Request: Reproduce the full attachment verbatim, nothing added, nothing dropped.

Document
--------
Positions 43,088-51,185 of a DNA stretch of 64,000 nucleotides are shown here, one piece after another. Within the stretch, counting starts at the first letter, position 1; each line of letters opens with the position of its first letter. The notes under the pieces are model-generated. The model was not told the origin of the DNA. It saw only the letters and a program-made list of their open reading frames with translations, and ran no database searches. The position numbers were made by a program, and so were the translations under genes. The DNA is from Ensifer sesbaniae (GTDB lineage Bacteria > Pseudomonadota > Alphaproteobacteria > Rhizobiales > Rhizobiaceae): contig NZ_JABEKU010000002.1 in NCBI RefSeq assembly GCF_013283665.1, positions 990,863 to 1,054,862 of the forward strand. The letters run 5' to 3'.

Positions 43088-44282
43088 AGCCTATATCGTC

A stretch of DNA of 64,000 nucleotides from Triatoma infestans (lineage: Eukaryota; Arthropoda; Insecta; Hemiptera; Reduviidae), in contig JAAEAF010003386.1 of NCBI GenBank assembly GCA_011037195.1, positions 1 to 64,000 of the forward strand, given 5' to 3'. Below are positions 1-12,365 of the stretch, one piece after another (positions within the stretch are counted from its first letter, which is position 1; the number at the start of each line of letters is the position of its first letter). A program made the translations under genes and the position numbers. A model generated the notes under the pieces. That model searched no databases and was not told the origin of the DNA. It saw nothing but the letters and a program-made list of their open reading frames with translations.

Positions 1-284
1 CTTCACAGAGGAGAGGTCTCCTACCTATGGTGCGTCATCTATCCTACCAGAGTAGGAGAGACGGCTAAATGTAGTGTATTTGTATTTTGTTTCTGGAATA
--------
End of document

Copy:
Positions 43,088-51,185 of a DNA stretch of 64,000 nucleotides are shown here, one piece after another. Within the stretch, counting starts at the first letter, position 1; each line of letters opens with the position of its first letter. The notes under the pieces are model-generated. The model was not told the origin of the DNA. It saw only the letters and a program-made list of their open reading frames with translations, and ran no database searches. The position numbers were made by a program, and so were the translations under genes. The DNA is from Ensifer sesbaniae (GTDB lineage Bacteria > Pseudomonadota > Alphaproteobacteria > Rhizobiales > Rhizobiaceae): contig NZ_JABEKU010000002.1 in NCBI RefSeq assembly GCF_013283665.1, positions 990,863 to 1,054,862 of the forward strand. The letters run 5' to 3'.

Positions 43088-44282
43088 AGCCTATATCGTC

A stretch of DNA of 64,000 nucleotides from Triatoma infestans (lineage: Eukaryota; Arthropoda; Insecta; Hemiptera; Reduviidae), in contig JAAEAF010003386.1 of NCBI GenBank assembly GCA_011037195.1, positions 1 to 64,000 of the forward strand, given 5' to 3'. Below are positions 1-12,365 of the stretch, one piece after another (positions within the stretch are counted from its first letter, which is position 1; the number at the start of each line of letters is the position of its first letter). A program made the translations under genes and the position numbers. A model generated the notes under the pieces. That model searched no databases and was not told the origin of the DNA. It saw nothing but the letters and a program-made list of their open reading frames with translations.

Positions 1-284
1 CTTCACAGAGGAGAGGTCTCCTACCTATGGTGCGTCATCTATCCTACCAGAGTAGGAGAGACGGCTAAATGTAGTGTATTTGTATTTTGTTTCTGGAATA